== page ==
James’s pick: “The Forgotten Legion” by Ben Kane. Follow four different characters as they experience heartbreak and adventure in the world of the Roman Republic before the rise of Emperor Caesar. You will see a young soothsayer discover his destiny, a warrior rise and fall and rise again to fight for and rescue a slave boy in the ludus of gladiators. If you enjoy dramatic storytelling with characters you are rooting for in the first few chapters, combined with detailed and historically-accurate descriptions of battles and daily life in Rome from 2000 years ago, then you will be riveted with “The Forgotten Legion.”
Elizabeth’s pick: “The Guernsey Literary and Potato Peel Pie Society” by Mary Ann Shaffer and Annie Barrows is a great piece of historical fiction. Young author Juliet Ashton shares her love of good stories creating a warm, inviting backdrop for a book that does not shy away from therealities of the Nazi occupation in World War II. Through a series of letters written back and forth between Juliet and her friends both new and old, I fell in love with this society of misfits on the small island of Guernsey almost instantly and I think you will too.
Jonathan’s pick: “81 Days Below Zero: The Incredible Survival Story of a World War II Pilot in Alaska’s Frozen Wilderness” by Brian Murphy. Some stories just need to be retold, and after reading this one I’ve already shared it twice. In late 1943, the U.S. Air Force was spreadacross the globe, fighting a war on multiple fronts. Leon Crane, a young Jewish man from Philadelphia with a lifelong fascination with planes, found himself stationed in frigid interior Alaska. On a test flight, his plane malfunctions and crashes near the Yukon River. Heis the only survivor. For the next 81 days, he must rely on common sense, determination, and a bit of luck, to survive. If you want to find out how he made it out, check it out on OverDrive.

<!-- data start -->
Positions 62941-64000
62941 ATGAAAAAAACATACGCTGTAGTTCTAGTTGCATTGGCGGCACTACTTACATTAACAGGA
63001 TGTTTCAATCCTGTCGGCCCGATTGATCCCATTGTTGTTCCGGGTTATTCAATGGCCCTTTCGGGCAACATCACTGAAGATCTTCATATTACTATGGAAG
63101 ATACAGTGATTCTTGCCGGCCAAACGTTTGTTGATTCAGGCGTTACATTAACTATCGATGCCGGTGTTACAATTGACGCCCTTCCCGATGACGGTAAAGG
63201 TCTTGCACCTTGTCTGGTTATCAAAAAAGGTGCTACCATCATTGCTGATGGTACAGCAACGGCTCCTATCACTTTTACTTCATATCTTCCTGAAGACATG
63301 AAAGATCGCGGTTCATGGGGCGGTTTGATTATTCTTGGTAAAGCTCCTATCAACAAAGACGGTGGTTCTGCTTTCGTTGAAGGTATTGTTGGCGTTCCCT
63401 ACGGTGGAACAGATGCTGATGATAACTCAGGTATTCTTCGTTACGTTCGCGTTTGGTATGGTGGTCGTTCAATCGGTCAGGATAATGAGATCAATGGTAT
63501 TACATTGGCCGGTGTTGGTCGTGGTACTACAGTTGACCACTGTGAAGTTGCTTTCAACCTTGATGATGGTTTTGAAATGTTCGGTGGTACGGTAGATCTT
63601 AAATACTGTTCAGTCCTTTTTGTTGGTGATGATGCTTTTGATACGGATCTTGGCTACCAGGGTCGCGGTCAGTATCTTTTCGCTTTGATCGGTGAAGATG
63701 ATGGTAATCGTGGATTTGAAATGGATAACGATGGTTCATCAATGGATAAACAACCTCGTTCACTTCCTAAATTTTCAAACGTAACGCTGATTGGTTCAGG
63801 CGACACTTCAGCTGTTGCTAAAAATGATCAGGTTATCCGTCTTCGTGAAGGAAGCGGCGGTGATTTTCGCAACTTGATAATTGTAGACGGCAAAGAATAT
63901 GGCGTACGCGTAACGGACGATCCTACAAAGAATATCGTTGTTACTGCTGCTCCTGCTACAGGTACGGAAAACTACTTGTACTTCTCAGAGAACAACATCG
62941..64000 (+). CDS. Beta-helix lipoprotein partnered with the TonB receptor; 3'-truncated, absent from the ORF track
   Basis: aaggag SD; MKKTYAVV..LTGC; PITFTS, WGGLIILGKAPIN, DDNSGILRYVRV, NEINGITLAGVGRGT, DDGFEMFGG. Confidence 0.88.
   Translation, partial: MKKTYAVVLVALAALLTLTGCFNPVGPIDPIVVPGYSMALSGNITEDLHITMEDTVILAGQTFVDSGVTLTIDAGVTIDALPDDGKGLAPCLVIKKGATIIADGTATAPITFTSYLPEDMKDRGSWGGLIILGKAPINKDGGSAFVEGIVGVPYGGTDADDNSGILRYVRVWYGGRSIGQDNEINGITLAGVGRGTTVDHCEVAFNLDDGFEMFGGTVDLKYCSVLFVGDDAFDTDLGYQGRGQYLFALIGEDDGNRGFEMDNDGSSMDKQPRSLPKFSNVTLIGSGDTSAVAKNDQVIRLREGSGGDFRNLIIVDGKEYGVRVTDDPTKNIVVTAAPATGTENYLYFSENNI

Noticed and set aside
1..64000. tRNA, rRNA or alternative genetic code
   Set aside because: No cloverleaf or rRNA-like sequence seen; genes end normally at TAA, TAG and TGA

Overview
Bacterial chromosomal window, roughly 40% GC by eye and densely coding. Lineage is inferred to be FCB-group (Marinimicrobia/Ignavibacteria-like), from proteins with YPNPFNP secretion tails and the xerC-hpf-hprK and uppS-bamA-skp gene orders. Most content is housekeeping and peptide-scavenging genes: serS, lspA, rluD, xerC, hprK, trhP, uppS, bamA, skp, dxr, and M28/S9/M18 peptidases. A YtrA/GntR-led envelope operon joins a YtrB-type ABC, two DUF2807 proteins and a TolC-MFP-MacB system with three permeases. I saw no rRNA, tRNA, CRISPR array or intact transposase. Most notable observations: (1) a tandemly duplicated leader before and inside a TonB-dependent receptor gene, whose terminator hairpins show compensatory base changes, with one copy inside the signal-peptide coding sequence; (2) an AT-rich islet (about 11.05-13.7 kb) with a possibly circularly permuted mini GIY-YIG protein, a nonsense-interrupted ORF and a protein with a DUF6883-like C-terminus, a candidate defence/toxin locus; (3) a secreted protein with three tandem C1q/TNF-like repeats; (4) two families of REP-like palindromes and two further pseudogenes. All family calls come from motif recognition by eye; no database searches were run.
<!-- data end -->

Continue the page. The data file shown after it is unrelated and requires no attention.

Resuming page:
Tina’s pick: “The Evolution of Calpurnia Tate” by Jacqueline Kelly. A historical novel set in Texas 1899 with Calpurnia (Callie) being gifted a journal by her older brother. With that journal Callie begins a new relationship with her naturalist grandfather who teaches her about the scientific method, Charles Darwin, and the fact that she can do whatever she sets her mind to.
John’s pick: “Blood on the Tracks” by Bob Dylan. After Bob Dylan won the Nobel Prize for Literature in 2016, I listened to all 39 of his studio albums. 1975’s Blood on the Tracks is by far my favorite (with Blonde on Blonde and Nashville Skyline in second and third). Recorded during Dylan’s estrangement from his then wife Sara, the record’s 10 mostly acoustic tracks lay bare the raw emotions behind a fading marriage. A perfect album for the winter, Blood on the Tracks will give you Shelter from the Storm.
Barbara’s pick: “The Giver of Stars” by Jojo Moyes. A historical fiction novel about the “Traveling Library” initiated by Eleanor Roosevelt. It tells the experiences of a young English woman who is looking for a better life in America. She marries and moves to Kentucky where life is anything but what she dreamed it would be. The harrowing experiences she encounters being involved in the startup of the traveling library are inspirational and heartwarming. The bravery of the women to be independent and bring the love of reading to the families in the Kentucky hills no matter the obstacles was a joy to read.